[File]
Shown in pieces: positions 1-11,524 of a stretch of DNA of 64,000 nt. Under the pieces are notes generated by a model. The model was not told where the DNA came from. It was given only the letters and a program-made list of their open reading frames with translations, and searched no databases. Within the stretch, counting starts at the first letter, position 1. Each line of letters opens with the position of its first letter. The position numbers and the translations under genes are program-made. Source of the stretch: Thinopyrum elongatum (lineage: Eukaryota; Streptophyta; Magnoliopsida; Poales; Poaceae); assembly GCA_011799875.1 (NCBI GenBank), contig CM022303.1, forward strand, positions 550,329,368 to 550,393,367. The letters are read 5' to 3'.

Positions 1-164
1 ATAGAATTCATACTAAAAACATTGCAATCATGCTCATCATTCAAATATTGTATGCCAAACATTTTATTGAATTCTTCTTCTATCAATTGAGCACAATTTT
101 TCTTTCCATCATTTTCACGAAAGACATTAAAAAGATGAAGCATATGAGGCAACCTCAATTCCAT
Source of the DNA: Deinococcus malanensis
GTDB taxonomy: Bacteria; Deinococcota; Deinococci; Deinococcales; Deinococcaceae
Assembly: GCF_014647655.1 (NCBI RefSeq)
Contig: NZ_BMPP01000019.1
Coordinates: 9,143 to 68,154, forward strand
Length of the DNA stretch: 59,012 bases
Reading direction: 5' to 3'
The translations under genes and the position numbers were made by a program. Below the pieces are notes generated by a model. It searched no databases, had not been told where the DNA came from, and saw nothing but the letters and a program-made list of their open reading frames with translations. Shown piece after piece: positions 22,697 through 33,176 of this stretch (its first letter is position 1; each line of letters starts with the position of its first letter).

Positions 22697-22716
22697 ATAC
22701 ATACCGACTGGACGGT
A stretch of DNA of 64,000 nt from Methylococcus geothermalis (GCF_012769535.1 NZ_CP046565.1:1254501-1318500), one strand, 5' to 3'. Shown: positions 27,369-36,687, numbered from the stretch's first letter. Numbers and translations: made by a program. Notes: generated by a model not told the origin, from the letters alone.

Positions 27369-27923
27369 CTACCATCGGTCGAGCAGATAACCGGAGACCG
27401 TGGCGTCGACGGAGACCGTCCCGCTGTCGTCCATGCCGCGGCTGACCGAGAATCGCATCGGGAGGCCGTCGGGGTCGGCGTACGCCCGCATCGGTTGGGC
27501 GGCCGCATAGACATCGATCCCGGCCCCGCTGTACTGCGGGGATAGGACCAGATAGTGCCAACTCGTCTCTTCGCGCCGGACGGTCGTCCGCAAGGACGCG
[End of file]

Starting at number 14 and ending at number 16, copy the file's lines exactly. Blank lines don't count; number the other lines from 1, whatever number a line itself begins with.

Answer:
22697 ATAC
22701 ATACCGACTGGACGGT
A stretch of DNA of 64,000 nt from Methylococcus geothermalis (GCF_012769535.1 NZ_CP046565.1:1254501-1318500), one strand, 5' to 3'. Shown: positions 27,369-36,687, numbered from the stretch's first letter. Numbers and translations: made by a program. Notes: generated by a model not told the origin, from the letters alone.